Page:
Postal address:
College of Aquaculture and Fisheries, Can Tho University

Campus II, 3/2 street, Ninh Kieu district, Can Tho city, Viet Nam

Tel: (84-292) 3832663 – (84-292) 3832660; Fax:  (84-292) 3838474; Email:

Contact person:
Nguyen Van Hoa 

Brief description of involvement in Artemia activities or plans:
Without Artemia in natural habitat but thanks to the collaboration effectively between KWT (The Netherlands), Ghent University (Belgium) and College of Aquaculture and Fisheries (CAF), Cantho University, Artemia franciscana strain (San Francisco Bay, California, USA) was first introduced into Vinh Chau saltfields (Soctrang province) since early 80’s; after a few year to adapt to the new habitat the first over 1,000 kilogram of cysts (in wet-weight) were collected with almost 90 kg/ha/season (4 months) in the same decade. From then cyst production in Vinh Chau have been expanded to the saltfields locally (Soc Trang and Bac Lieu provinces) and trials also made to the other provinces in the Mekong Delta (e.g. Tra Vinh, Kien Giang, Ben Tre…). 

Great efforts have been made so far by CAF for Artemia farming in solar-saltworks like culture system (i.e. mono- vs. integrated system; static vs. flow-through system; one-cycle- vs. multi-cycles system,…), fertilization procedure, feeding protocol, type of feeding and these help to increase significantly not only the productivity (i.e. in suitable environment and appropriate pond management a pond can end up with 200 kg cyst (wet-weight) /ha/season and if biomass is the main harvested product the production could reach 1 ton (wet-weight) of biomass per month per hectare and bring up 4-5 tons per hectare per season in the site. Currently, almost 800 hectares of saltfields has been switched into Artemia farming per year, of which more than 700 households involved and they could earn from 3,000 up to 8,500 USD/ha/season and corresponding to threefold up to fivefold compared to traditional salt production. The area now could produce 40-60 tons of cysts and 300-400 tons of biomass (wet-weight) annually. The common technique for Artemia farming in the site is 1) stocking Artemia at saline water of 80 ppt, then 2) pond has been maintained by supplying of green-water from fertilization pond as feeding, sometime extra feeding with rice-bran, fish meal, or formulated feed ..needed, 3) Artemia will reach to adult after 2-3 weeks since inoculation and start to reproduce (either ovoviviparous or oviparous), 4) cysts/biomass  will be collected and went through processing prior commercialization (canned cysts or frozen biomass).

As another aquaculture activities Artemia farming has negative impact from climate change although saline water intrusion is not a big deal. High water temperature is the first concern as it is typically subjected to shallow water (to facility for high saline water required), moreover water temperature is positively related to salinity therefore high water temperature is the big trouble for Artemia culture. Several efforts have been made and convinced for cooling down water temperature (e.g. level up water depth, controlled salinity, shading pond surface partly…); secondly, unforeseen precipitation during the dry season or late dry season together with cool temperature are aslo disaster for Artemia farming as the season has shortened as low salinity prolonged as usual. It is therefore a number of technical advices have been recommended as 1) to keep saline water from last season for next season inoculation, 2) to facility of evaporation by pumping and raking frequently, 3) to salinize sea water with crude salt although this is more expensive than previous manners.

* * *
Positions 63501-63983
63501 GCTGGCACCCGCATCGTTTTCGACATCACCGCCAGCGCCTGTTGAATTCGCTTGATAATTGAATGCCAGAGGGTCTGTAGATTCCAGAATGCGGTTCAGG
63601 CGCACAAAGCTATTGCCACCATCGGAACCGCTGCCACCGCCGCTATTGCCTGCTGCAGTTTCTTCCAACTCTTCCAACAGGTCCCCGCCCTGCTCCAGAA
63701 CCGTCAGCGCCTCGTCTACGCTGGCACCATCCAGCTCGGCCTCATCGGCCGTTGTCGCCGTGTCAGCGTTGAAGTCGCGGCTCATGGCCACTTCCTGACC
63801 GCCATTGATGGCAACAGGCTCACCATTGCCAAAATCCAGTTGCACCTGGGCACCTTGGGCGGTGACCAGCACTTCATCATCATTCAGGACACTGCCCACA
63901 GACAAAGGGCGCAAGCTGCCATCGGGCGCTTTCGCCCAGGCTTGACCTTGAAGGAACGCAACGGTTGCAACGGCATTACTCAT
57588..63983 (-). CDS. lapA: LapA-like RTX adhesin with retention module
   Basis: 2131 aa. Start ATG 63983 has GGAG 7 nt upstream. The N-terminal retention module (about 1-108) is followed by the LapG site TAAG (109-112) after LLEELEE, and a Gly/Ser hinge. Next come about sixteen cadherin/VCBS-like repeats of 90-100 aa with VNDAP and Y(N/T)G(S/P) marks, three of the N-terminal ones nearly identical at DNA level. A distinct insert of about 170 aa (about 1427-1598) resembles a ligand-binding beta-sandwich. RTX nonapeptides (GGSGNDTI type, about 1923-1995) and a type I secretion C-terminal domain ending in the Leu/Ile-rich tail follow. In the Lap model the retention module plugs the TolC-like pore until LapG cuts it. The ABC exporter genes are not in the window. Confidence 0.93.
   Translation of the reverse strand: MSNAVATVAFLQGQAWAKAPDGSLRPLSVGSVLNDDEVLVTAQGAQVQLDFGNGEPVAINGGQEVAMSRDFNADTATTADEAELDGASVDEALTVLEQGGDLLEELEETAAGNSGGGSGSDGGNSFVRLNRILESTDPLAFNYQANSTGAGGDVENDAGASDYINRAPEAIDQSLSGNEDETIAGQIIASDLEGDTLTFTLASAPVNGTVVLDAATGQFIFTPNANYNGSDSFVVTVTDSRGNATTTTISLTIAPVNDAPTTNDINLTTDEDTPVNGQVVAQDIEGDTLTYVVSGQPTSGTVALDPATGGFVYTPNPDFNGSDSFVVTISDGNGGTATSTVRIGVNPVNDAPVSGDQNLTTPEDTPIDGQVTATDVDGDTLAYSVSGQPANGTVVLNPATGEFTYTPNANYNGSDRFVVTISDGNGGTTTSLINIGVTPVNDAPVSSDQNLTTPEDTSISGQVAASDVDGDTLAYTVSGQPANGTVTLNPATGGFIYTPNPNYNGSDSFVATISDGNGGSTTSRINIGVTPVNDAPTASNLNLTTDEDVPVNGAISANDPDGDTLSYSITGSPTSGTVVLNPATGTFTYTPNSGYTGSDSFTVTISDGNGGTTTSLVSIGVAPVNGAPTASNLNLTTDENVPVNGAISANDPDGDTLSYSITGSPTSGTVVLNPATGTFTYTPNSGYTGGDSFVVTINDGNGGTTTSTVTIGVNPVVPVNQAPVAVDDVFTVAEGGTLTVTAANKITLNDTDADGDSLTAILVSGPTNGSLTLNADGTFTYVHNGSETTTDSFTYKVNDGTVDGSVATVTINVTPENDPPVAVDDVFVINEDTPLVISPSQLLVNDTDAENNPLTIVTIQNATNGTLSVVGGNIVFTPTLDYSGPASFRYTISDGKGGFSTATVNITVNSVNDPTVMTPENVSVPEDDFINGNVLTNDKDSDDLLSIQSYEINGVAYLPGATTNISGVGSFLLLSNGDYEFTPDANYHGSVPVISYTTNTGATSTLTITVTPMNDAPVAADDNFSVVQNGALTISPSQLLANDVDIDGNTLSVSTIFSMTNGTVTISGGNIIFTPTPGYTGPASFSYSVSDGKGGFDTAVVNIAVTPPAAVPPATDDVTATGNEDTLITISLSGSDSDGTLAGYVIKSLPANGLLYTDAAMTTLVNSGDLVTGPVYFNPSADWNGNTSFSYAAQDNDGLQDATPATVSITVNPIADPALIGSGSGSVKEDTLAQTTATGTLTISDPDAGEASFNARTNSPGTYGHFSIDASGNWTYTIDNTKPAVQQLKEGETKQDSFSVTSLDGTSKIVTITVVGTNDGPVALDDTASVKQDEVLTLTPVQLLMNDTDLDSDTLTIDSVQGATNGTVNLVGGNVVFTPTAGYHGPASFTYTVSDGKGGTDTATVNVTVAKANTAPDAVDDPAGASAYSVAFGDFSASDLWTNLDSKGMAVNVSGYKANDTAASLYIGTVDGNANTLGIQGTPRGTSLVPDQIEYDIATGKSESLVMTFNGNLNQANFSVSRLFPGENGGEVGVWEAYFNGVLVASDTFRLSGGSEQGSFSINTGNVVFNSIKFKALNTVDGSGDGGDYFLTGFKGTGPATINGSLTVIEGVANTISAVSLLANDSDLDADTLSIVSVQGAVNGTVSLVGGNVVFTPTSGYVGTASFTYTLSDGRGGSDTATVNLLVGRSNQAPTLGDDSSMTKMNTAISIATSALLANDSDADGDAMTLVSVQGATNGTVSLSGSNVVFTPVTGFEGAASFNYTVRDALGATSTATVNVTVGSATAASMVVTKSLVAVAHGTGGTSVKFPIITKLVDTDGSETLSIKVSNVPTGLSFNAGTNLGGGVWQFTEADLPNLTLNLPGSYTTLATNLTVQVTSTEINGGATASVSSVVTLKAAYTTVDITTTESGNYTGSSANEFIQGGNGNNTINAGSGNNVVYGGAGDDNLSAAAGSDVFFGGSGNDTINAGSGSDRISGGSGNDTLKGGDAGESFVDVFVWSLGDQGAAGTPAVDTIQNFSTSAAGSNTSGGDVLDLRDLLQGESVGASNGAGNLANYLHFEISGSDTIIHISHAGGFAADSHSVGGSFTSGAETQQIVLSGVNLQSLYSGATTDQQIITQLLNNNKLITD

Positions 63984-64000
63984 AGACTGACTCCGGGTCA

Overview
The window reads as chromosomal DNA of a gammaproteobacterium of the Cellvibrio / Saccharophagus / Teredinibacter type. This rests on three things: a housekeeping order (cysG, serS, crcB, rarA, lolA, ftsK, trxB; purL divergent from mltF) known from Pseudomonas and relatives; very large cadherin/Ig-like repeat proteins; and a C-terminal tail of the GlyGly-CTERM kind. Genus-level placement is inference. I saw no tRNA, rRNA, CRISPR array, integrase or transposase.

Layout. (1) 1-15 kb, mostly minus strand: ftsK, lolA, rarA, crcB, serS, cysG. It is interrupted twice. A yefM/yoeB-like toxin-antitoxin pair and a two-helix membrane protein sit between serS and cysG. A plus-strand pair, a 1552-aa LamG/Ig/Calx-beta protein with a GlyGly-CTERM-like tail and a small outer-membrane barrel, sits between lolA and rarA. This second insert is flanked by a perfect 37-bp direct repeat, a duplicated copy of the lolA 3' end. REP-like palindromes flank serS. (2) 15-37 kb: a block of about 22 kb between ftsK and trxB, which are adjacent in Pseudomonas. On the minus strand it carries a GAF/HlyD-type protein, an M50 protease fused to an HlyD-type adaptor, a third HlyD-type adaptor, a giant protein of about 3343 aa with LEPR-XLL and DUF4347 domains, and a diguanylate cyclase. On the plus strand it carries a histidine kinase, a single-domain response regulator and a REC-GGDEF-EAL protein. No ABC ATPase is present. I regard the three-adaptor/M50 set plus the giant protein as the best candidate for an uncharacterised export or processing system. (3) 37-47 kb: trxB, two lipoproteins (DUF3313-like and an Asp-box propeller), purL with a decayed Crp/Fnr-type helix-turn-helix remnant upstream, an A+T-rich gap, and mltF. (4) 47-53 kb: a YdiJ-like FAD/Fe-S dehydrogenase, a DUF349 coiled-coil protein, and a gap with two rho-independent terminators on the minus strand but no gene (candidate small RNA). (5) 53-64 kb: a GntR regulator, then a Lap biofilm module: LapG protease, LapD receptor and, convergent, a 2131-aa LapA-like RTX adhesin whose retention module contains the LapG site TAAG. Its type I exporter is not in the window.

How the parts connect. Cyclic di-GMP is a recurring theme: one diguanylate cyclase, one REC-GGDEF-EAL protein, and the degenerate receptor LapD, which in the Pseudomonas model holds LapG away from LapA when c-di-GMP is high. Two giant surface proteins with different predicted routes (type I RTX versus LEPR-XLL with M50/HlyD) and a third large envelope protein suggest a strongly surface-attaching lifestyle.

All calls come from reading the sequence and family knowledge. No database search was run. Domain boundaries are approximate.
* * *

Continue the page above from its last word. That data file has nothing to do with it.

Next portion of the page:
Artemia farming in the Mekong Delta currently is the main subsistence for saltfarmers in Soc Trang and Bac Lieu provinces compared to salt production, however the activity needs to be sustained especially in climate change as appropriate solution need to pinpoint and to clarify per site/location in order to help saltfarmers now become Artemia farmers for sustainable development.

CAF has significantly contributed to the training to local Artemia farmers yearly to bring up advanced pond culture technologies e.g applying biofloc technology, improved pond culture techniques in accordance to climate change (e.g. culture at salinity less than 80 ppt) and recently address to treat intensive white leg shrimp farming by alive Artemia…)

Beside Artemia pond production has been emphasized for the post-graduated program which is implementing with the aim to share its knowledge on Artemia pond culture to tropical countries where Artemia culture in saltworks could be achieved.


Most important Artemia-related papers/books:

Tran Ngoc Hai, Nguyen Thanh Phuong, Nguyen Van Hoa, Le Quoc Viet, Ly Van Khanh, Chau Tai Tao, Nguyen Thi Ngoc Anh, Ngo Thi Thu Thao and Patrick Sorgeloos. 2020. Promoting Coastal Aquaculture for Adaptation to Climate Change and Saltwater Intrusion in the Mekong Delta, Vietnam. World Aquaculture, 51(2): 19-26.

Nguyen Van Hoa, Le Van Thong and Patrick Sorgeloos. 2020. State of the art of brine shrimp Artemia production in artisanal saltworks in the Mekong Delta, Vietnam. World Aquaculture, 51(3): 19-22.

Nguyen Van Hoa and Patrick Sorgeloos. 2020. Brine shrimp Artemia as a direct human food. World Aquaculture, 51(3): 24-25.

Hoa N. V., Nhi D. T. 2020 Determination of an appropriate ratio of N:P for optimisation of algal development in fertilizer ponds. AACL Bioflux 13 (6): 3727-3742. 

Hoa N. V., Le T. H. 2021 Determination of appropriate fertilisation frequencies for optimising wild algae development. AACL Bioflux 14(2): 1009-1020.

Huynh Thanh Toi, Nguyen Thi Hong Van, Nguyen Van Hoa. 2021 Use of inorganic fertilizers and effects of N:P ratio manipulation on growth of The cell population of Dunaliella sp. Asia Life Sciences, 11 (4): 1107-1115.